Interview Date: May, 2008
Nancy: Can you tell us a little about your passion for the work?
Joanne: Wow! I guess it would go back to my youth. I have always loved people and wanted to be a police officer. I went to school into the criminal justice stream and modeling. Thought if I was going to be a police officer I needed to look good. Then I had met my husband at the time. We were very young, only 18. I had grown up in an abusive home and was the oldest of six kids so I was the protector of my siblings and my mother. And in my married life I was very active in our church in a capacity with children and as my kids got a little older, started working with youth and then women. In twenty years I had that range of experience and ended up at CAFA. It was a God thing, it really was. All my experiences in life have gotten me to this point…I love what I do. And they pay me to do it. I tell my kids, “Find something that you love to do—that creates your quality of life.”
Nancy: What is the hardest part of the work for you?
Joanne: The hardest thing for me is the helplessness. To see the pain of the families and the men. The pain to say, “Wow, I really blew it.” Some guys cannot…and then it is all about them.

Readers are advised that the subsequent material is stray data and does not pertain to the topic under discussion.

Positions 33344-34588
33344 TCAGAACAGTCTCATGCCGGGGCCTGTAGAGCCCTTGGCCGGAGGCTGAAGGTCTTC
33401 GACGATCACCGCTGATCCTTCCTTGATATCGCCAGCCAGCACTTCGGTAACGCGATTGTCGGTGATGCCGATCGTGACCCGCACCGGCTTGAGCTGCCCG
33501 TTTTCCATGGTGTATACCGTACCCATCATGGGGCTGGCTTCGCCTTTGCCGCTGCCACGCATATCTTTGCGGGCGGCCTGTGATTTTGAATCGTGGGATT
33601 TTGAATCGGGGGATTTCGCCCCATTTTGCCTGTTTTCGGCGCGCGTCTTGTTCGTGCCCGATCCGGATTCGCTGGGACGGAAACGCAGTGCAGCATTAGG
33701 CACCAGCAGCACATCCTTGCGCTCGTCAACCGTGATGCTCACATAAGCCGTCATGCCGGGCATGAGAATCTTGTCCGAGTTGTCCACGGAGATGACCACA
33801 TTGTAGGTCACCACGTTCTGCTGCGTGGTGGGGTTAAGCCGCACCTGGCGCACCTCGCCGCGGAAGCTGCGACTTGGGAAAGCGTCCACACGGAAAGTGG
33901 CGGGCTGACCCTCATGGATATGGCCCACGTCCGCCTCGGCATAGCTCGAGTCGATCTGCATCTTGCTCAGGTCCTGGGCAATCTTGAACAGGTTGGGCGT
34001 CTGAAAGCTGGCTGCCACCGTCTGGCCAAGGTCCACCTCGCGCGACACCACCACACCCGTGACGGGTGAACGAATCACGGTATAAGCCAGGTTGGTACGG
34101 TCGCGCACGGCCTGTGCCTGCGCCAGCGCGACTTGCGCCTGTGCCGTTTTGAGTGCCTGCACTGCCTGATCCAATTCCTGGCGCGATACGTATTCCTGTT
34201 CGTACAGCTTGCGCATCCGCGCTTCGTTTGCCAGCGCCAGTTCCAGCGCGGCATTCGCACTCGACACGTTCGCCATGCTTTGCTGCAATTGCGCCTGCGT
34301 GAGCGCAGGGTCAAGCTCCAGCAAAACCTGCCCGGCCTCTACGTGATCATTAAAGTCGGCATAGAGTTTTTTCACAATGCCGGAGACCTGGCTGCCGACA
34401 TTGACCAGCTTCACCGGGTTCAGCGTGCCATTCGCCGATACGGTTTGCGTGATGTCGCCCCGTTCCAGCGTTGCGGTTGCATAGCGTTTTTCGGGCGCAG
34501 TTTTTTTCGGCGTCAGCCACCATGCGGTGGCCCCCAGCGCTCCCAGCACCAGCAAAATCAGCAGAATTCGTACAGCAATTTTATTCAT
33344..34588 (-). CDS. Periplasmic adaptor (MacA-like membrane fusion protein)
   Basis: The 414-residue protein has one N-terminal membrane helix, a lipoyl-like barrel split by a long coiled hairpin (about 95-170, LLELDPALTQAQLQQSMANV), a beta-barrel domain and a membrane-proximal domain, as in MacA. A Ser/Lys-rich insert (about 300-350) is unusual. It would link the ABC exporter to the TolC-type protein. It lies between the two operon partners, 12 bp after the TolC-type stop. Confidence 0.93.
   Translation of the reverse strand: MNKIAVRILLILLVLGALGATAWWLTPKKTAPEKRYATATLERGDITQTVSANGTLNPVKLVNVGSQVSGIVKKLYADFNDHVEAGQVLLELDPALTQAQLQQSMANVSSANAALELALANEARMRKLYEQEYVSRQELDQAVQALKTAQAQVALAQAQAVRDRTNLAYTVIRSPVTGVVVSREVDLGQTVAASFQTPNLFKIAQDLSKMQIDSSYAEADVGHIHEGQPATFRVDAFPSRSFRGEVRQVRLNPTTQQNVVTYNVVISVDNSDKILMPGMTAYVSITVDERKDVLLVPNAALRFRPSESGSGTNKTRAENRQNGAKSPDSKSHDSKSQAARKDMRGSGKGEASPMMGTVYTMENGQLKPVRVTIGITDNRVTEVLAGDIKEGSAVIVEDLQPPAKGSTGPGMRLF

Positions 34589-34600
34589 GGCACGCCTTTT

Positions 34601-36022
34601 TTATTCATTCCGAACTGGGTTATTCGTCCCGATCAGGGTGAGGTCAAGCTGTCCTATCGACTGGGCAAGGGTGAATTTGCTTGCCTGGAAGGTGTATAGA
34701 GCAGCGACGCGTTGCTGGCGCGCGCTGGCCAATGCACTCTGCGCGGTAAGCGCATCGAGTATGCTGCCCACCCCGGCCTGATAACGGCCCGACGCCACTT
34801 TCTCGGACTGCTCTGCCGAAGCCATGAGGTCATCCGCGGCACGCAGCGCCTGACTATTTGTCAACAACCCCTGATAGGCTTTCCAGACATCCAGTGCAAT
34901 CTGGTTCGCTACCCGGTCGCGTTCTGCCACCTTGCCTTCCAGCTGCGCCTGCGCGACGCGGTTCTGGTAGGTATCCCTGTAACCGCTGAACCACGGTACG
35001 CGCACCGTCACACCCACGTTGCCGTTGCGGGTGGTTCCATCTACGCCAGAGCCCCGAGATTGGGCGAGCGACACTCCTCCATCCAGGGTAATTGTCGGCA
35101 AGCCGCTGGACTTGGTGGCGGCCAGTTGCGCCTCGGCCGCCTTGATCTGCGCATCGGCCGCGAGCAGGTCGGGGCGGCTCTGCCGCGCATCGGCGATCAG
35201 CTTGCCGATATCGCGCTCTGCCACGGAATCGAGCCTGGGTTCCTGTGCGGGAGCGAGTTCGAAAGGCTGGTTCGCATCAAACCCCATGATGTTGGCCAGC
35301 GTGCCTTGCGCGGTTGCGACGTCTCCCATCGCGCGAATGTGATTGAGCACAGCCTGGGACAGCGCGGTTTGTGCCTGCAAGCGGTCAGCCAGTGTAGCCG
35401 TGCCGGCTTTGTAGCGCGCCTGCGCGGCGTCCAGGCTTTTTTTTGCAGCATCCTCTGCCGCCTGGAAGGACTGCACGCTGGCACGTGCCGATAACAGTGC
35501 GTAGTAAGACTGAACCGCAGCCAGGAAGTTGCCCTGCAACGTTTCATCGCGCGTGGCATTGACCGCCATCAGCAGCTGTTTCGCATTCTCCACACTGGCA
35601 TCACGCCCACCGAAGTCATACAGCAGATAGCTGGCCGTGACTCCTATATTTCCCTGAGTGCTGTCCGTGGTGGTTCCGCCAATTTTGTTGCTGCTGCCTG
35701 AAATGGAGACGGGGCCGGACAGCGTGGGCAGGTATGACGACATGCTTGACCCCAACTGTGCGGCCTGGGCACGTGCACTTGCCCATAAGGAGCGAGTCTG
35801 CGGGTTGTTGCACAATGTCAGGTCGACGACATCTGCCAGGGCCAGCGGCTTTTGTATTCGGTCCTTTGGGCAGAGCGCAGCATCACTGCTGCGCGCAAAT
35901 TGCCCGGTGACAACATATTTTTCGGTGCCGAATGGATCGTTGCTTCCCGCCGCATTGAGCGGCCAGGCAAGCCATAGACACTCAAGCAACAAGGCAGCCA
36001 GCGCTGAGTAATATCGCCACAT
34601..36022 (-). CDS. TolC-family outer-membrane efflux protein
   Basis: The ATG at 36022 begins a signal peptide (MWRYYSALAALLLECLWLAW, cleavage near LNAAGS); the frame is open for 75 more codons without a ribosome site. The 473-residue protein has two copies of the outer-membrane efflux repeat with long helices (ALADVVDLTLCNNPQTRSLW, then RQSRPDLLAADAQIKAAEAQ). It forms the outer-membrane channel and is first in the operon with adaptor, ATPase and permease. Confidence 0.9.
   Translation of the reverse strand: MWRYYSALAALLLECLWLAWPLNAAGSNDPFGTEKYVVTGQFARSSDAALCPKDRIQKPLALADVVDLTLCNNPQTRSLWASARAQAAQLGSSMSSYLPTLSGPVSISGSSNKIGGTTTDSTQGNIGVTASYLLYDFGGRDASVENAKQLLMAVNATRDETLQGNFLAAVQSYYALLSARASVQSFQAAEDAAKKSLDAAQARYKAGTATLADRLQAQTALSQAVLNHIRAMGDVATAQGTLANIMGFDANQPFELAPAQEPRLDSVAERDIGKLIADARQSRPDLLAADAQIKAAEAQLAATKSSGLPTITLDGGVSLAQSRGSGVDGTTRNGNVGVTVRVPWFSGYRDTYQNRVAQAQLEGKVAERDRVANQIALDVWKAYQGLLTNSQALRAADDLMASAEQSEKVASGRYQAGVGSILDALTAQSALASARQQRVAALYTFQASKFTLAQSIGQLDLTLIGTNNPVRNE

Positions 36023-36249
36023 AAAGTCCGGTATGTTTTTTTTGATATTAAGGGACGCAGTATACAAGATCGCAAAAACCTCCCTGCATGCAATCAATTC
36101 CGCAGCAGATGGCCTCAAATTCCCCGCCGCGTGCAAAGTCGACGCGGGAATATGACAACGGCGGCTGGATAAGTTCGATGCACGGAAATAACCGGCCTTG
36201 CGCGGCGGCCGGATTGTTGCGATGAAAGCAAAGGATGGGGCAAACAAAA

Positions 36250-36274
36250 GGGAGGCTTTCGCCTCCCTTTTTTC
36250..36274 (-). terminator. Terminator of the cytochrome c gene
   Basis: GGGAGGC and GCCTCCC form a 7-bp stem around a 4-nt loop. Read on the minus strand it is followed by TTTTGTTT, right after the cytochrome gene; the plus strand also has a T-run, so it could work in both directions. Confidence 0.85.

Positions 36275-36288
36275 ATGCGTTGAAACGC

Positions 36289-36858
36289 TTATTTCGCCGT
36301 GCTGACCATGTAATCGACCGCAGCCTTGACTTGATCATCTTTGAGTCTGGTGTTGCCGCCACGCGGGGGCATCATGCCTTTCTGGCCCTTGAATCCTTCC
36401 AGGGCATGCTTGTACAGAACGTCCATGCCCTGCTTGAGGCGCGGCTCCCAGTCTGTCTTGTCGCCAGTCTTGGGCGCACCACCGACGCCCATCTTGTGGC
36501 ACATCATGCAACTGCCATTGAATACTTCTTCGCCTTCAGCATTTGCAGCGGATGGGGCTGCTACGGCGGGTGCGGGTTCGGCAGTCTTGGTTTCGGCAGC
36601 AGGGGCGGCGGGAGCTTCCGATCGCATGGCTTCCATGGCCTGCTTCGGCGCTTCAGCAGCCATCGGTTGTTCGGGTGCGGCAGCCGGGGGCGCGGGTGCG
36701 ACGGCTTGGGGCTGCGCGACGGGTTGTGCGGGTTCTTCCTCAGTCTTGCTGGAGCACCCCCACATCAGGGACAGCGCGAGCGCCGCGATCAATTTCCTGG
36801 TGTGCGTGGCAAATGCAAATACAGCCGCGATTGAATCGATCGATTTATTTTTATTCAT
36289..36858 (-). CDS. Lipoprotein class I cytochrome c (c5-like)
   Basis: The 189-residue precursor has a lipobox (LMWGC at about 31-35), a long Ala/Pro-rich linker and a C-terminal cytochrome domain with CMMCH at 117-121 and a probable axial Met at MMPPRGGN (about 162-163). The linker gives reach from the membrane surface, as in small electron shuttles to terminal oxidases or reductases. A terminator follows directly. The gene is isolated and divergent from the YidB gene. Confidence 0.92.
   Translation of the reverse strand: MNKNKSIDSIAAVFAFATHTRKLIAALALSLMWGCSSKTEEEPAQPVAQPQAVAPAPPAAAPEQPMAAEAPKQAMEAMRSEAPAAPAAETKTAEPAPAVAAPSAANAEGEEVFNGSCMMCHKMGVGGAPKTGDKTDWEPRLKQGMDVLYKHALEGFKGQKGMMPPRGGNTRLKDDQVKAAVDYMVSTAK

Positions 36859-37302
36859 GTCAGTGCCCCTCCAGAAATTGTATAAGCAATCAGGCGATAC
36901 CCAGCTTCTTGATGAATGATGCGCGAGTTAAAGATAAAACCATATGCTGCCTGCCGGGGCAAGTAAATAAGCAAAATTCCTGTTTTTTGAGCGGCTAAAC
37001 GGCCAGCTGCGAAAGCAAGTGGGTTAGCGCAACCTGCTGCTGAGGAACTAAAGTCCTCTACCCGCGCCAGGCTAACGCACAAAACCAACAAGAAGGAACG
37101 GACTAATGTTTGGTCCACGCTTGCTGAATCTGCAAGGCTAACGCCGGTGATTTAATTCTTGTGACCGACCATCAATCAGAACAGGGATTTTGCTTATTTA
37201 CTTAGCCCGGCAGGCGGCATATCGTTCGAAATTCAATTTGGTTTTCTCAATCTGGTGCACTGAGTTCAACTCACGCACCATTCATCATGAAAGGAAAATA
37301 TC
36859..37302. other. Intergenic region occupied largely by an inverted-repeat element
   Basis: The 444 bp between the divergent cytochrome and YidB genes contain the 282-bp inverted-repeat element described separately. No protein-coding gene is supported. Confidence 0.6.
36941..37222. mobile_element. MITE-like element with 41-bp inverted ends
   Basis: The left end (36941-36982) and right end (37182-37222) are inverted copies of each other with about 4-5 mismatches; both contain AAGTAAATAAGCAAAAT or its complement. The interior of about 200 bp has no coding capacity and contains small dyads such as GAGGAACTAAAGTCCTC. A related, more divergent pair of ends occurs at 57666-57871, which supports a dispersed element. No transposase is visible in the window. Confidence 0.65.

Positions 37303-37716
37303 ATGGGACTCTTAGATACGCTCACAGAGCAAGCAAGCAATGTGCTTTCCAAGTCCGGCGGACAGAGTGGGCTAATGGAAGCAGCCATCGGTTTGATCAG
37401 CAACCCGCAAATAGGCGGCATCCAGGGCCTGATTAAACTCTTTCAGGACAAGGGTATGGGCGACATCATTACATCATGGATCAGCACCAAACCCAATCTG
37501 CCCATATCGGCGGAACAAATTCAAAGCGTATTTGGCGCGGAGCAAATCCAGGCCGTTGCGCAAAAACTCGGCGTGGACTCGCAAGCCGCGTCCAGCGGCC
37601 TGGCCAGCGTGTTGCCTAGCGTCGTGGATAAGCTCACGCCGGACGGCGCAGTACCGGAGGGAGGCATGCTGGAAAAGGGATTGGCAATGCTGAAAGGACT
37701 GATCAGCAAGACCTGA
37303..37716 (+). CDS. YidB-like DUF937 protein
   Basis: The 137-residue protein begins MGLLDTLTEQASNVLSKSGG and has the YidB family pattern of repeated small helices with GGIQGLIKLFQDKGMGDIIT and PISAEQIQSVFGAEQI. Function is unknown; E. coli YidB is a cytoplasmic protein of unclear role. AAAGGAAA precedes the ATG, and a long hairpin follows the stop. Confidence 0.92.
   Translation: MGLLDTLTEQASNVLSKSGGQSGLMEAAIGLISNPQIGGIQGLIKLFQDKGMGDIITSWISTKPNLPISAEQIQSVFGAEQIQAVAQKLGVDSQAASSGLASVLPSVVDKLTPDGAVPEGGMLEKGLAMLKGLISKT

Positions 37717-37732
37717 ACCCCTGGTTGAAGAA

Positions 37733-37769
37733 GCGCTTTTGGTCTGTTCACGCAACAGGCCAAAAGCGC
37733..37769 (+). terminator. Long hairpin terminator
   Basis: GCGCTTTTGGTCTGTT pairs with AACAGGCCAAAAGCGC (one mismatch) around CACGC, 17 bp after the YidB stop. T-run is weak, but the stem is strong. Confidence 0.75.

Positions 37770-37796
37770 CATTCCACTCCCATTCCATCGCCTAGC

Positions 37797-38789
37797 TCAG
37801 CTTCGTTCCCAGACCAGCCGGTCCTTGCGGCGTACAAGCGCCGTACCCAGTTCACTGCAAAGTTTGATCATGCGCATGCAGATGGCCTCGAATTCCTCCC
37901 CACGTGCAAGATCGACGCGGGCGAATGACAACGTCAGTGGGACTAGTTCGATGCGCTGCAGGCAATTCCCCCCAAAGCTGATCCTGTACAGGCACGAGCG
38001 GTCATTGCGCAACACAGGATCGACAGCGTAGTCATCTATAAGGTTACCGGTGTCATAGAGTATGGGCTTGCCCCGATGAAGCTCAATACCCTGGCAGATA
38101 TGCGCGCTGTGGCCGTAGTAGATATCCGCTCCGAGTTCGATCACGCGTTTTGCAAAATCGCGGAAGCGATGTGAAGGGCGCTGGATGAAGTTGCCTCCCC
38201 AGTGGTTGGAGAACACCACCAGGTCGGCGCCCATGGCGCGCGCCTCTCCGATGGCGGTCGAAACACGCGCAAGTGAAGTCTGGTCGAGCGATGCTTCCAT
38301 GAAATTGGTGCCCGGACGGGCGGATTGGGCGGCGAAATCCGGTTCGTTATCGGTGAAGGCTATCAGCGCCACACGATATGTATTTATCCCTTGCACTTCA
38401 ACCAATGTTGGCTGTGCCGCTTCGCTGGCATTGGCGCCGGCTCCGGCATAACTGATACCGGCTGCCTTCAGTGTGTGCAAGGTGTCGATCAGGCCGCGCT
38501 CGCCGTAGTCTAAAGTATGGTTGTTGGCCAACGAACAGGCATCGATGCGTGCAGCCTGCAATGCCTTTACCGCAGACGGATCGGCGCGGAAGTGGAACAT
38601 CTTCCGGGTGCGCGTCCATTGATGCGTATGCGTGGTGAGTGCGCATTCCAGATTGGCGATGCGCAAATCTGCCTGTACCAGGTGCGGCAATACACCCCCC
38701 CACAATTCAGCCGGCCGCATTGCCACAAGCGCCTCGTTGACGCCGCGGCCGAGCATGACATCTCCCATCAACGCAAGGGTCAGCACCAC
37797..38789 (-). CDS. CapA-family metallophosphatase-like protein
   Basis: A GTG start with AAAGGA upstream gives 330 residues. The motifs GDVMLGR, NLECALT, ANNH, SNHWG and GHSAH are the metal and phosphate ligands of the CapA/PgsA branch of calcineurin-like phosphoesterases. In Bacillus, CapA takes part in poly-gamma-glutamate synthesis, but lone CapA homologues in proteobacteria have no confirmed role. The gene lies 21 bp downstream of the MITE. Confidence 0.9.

Nancy: Has your personal safety ever been compromised?
Joanne: Once in four years. In all the agencies around here, they have bullet proof glass and the guys are amazed that we do not have that. Other than that one occasion, I have never felt fear for myself personally. I have had a couple of men where I have had to call the police—the mobility unit.
Nancy: We think that you are a very important part of the welcoming team at CAFA.
Joanne: Realistically and honestly it is part of who I am. I have always been a people kind of person. I have this familiarity with people that I do not know. I try to make people comfortable, like an old friend. Anyone coming here, this is a difficult time in their lives and I try to make them as comfortable as possible. I try to get to know more about the guys. How are your kids? When they are in hospital, I call and see how they are doing. Some guys are going through really difficult times…some people say that you are enabling them. But I have suffered deep, dark depression. It increases my quality of life. It is personal.
Nancy: What keeps you doing the work?
Joanne: Besides the awesome people I’m blessed to work with? It’s getting to be a witness to change: changed minds, changed hearts and changed lives. It’s the celebrations and the sorrows, the wins and the setbacks. It’s experiencing the tenacity of the human spirit. That’s what hope, forgiveness and love are all about.
Nancy: Anything else you think would be helpful to know about you?
Joanne: For me, family is everything.
Nancy: Thanks so much for sharing lunch with us.